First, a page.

The Rap Sheet: A blog by J. Kingston Pierce, author,  senior editor of January Magazine, and the lead crime fiction blogger for Kirkus Reviews. The Rap Sheet dishes the news in the world of crime fiction, both recent and vintage, and lists links to several hundred (at least) crime fiction blogs and author sites.

The Thrilling Detective: Everything you ever wanted to know about private eyes in books, radio, movies, television, even the real world. Founded by author/editor Kevin Burton Smith.


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Six Research Tips for Writing a Private Detective Character

Online resources, books & conferences can aid a writer's understanding of real-life P.I.s

Online resources, books & conferences can aid a writer's understanding of real-life P.I.s

I recently wrote a series of romantic-mysteries—The Next Right Thing, Sleepless in Las Vegas, and Hearts in Vegaswhich featured private eye heroes and heroines. Because I am also a private investigator in real life, I didn’t have to research their investigative careers all that much. But even if I weren't a P.I. there are ways I could have learned some basic techniques and tools of the trade to help me write a realistic private eye or sleuth character.

Six Research Tips For Learning about PIs
(New Resources & Links Added March 2017)

Tip #1: Read books on investigations. There are hundreds of books on topics, from background investigations to identity theft to personal injury investigations. One resource for investigative books is PIstore.com. My husband and I, when we ran a private investigations agency for a decade, also wrote a nonfiction book for writers, How to Write a Dick: A Guide for Writing Fictional Sleuths from a Couple of Real-Life Sleuths, which includes presentations we gave at writers' conferences, Q&As with writers, a gumshoe glossary and much more. The newest addition to this list will be released in June 2017: Private Eye Confidential by California PI Mike Spencer. Check out Mike's blog to learn more about the book and buy links when it's available.

Tip #2: Review online magazines. There are free, online magazines that outline investigative techniques, resources and tools, such as Pursuit Magazine (my personal favorite), Fraud Magazineand Evidence Technology Magazine.

Tip #3: Research investigation websites and blogs. Numerous private detectives write about investigative practices and case studies on their websites and blogs. For example, my private investigator-attorney husband and I co-author Guns, Gams, and Gumshoes, which has articles geared to writers as well as researchers and investigators. Other PI blogs include PI BuzzPrivate Eye Confidential, and Diligentia Group. Also, check out The Art of Manliness site interview with a P.I. as part of its ongoing series "So You Want My Job" -- read it here: "So You Want My Job: Private Investigator"


Tip #4: Attend a PI conference. Some professional PI organizations sponsor conferences that are open to the public. Here you can network with other PIs, attend seminars, visit vendor booths that sell surveillance and other types of investigative equipment as well as manuals (I still use a telephone-book-thick manual on investigating personal injury cases that cost me $125.00 and is worth every penny -- other manuals are typically much less). PI Magazine lists upcoming conferences on its online site.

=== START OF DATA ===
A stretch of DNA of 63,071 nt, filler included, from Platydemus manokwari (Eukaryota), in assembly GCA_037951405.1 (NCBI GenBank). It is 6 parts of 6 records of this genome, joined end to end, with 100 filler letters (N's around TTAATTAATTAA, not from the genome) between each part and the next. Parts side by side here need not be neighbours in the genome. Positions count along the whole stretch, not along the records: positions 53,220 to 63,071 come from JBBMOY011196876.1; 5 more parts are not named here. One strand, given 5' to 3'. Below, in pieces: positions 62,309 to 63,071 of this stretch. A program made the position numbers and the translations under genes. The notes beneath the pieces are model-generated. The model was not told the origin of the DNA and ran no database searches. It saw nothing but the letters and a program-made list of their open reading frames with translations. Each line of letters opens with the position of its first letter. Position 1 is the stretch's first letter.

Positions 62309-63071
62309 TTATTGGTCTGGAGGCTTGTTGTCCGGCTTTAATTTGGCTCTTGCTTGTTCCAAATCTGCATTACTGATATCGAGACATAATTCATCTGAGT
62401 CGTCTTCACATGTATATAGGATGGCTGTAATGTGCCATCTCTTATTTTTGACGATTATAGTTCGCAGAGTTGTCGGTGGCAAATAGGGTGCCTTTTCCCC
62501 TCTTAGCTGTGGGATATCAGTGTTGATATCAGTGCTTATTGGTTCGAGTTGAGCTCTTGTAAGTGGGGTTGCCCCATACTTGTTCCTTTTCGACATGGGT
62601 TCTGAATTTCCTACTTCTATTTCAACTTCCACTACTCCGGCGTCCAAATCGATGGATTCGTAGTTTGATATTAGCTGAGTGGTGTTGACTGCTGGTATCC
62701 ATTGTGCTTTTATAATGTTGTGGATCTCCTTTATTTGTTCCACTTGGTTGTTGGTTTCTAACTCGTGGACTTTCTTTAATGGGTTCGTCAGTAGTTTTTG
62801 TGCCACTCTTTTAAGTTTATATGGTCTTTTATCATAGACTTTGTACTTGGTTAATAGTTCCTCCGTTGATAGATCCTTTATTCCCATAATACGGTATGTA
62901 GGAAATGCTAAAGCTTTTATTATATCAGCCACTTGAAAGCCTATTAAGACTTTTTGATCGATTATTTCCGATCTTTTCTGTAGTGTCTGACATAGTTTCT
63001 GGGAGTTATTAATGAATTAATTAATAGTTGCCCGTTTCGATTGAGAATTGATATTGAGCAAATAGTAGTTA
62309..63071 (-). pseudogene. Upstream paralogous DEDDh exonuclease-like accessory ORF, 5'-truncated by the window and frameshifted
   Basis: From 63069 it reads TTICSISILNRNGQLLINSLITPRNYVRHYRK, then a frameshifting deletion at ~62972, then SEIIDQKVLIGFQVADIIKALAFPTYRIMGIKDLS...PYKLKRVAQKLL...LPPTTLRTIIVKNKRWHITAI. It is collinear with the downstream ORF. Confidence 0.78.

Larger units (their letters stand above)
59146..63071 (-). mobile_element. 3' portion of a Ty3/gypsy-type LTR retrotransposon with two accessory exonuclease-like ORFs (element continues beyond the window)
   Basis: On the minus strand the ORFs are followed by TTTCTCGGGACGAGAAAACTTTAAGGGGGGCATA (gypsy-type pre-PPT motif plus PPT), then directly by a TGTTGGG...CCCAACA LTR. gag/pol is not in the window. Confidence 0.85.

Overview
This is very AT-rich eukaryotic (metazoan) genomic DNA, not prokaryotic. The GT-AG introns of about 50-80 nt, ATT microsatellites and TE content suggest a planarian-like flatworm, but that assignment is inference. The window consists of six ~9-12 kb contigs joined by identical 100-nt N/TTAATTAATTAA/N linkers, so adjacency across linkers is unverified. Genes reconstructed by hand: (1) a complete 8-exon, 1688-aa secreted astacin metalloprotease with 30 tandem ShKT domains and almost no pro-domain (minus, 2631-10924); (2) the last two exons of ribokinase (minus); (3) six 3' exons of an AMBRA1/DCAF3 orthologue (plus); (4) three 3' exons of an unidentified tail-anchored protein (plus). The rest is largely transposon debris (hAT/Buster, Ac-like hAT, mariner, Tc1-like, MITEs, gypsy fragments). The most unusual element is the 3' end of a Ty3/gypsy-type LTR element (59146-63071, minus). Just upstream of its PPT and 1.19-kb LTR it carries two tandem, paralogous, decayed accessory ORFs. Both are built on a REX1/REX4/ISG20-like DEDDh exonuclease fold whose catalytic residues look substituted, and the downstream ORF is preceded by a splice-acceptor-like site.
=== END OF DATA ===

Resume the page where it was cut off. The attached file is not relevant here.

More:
Tip #5: Register for a PI course. There are numerous online classes and local workshops geared to those interested in becoming private investigators. These classes are typically open to the public and cover such topics as basic investigative tools and techniques, how to research public records, and the legalities of the profession. For example, Colorado private investigator Rick Johnson teaches a classroom course at The Private Investigators Academy of the Rockies. Topics include interview techniques, process services, as well as field exercises in surveillance. Contact your state professional private investigator association for additional recommendations to courses that offer training in private investigations (PI Magazine lists all U.S. organizations by state.)


Tip #6: Take a PI to Lunch. Many private investigators would be happy to answer a few questions about your private eye character or story over the phone, but if you’d like a longer question-and-answer session, consider inviting a P.I. to lunch. In the past, I've sometimes invited an expert, such as a fire fighter or a bailbonds person, to lunch to pick his/her brain on a specialization that I needed for a story. It’s a pleasant way to conduct an interview, it gives you an hour or more to ask questions, plus who doesn’t like a free lunch? If you need a referral to a local PI, contact your local state professional private investigator association.

All rights reserved by Colleen Collins. Any use of the content requires specific, written authority. All images in this article are either licensed by the author, who does not have the authority to forward to others, or they are copyrighted by the author.

Online Writers Class: Misdemeanors to Murder: Nothing but the Truth from a Criminal Lawyer & PI

For Crime Fiction Writers/Readers, Fans of Legal Thrillers, and Armchair Legal Eagles

 

February 1-28 “Misdemeanors to Murder: Nothing but the Truth from a Criminal Lawyer and Private Eye"

Course focuses on US criminal crimes—lowest misdemeanor to highest felony offenses--from a criminal lawyer’s and PI’s perspectives.

For more info/registration: Misdemeanors to Murder: Nothing but the Truth